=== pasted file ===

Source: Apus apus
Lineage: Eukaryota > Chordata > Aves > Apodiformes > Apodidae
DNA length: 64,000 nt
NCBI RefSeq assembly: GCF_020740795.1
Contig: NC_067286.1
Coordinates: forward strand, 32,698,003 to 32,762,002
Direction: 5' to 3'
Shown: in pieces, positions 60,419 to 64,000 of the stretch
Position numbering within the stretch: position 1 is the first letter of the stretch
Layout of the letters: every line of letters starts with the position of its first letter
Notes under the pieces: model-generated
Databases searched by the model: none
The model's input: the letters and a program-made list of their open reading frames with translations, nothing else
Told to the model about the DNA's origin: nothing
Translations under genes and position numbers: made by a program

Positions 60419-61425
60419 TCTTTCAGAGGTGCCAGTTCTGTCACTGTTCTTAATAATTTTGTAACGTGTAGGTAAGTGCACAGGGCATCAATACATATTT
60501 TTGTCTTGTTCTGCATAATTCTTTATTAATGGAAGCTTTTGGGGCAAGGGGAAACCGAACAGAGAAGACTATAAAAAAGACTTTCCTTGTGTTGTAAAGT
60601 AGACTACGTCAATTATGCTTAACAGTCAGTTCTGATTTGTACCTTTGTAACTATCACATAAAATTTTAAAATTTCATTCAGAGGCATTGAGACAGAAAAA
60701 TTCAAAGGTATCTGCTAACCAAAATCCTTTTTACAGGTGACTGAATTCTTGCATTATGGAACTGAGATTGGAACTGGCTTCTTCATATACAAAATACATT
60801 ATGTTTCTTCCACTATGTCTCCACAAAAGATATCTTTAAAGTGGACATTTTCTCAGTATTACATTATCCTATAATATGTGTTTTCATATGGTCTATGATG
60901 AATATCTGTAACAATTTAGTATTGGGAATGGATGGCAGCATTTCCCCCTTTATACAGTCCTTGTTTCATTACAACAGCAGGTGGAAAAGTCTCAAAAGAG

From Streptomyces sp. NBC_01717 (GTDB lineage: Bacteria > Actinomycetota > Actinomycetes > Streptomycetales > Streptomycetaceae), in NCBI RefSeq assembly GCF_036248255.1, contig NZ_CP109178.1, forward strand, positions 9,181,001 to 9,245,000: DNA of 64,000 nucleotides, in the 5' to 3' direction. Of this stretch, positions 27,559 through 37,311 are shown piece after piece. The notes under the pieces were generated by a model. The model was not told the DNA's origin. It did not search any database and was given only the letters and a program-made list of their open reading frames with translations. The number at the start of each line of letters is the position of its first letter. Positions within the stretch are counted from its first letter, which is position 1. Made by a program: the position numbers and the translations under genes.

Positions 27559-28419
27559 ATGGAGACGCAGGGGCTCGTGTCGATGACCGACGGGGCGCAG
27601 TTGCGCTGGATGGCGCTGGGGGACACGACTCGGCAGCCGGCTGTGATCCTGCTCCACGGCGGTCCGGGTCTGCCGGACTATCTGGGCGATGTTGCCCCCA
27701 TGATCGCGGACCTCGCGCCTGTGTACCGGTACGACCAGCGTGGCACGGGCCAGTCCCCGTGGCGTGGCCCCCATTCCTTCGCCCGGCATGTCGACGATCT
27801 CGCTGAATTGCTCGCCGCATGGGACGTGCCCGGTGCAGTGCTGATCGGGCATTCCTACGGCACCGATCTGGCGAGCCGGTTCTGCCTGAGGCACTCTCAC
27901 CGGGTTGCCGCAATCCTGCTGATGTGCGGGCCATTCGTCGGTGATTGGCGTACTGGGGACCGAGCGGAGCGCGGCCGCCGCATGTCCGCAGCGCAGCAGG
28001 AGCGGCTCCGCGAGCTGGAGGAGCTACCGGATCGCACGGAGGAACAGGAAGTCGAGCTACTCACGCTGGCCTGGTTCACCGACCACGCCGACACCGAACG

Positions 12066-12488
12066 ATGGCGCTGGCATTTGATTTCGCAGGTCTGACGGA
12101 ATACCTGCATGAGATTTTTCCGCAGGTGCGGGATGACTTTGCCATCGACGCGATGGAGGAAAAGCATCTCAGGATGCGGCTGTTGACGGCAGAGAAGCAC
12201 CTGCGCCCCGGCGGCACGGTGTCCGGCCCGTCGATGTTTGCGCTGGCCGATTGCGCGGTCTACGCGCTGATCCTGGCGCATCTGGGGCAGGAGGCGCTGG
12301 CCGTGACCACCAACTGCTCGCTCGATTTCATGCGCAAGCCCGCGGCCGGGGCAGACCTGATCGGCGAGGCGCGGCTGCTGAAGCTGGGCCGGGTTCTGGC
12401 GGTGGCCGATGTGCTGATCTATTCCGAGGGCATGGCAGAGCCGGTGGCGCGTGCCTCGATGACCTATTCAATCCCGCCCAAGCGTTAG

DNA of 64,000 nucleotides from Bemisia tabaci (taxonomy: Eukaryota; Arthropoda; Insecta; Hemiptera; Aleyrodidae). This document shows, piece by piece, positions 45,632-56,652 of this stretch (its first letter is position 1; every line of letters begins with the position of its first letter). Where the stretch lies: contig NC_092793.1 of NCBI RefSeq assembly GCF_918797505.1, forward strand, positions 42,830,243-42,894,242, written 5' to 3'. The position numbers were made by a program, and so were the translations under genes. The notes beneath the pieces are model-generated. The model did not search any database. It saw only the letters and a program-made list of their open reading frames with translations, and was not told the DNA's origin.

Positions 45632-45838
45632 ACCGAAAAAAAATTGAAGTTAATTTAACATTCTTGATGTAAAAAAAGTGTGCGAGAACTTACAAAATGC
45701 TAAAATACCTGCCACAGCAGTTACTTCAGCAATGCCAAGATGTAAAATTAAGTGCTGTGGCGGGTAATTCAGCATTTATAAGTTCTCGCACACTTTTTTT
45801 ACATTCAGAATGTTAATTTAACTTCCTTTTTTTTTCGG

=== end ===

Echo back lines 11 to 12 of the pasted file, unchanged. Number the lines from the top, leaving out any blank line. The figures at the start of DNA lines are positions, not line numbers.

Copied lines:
Notes under the pieces: model-generated
Databases searched by the model: none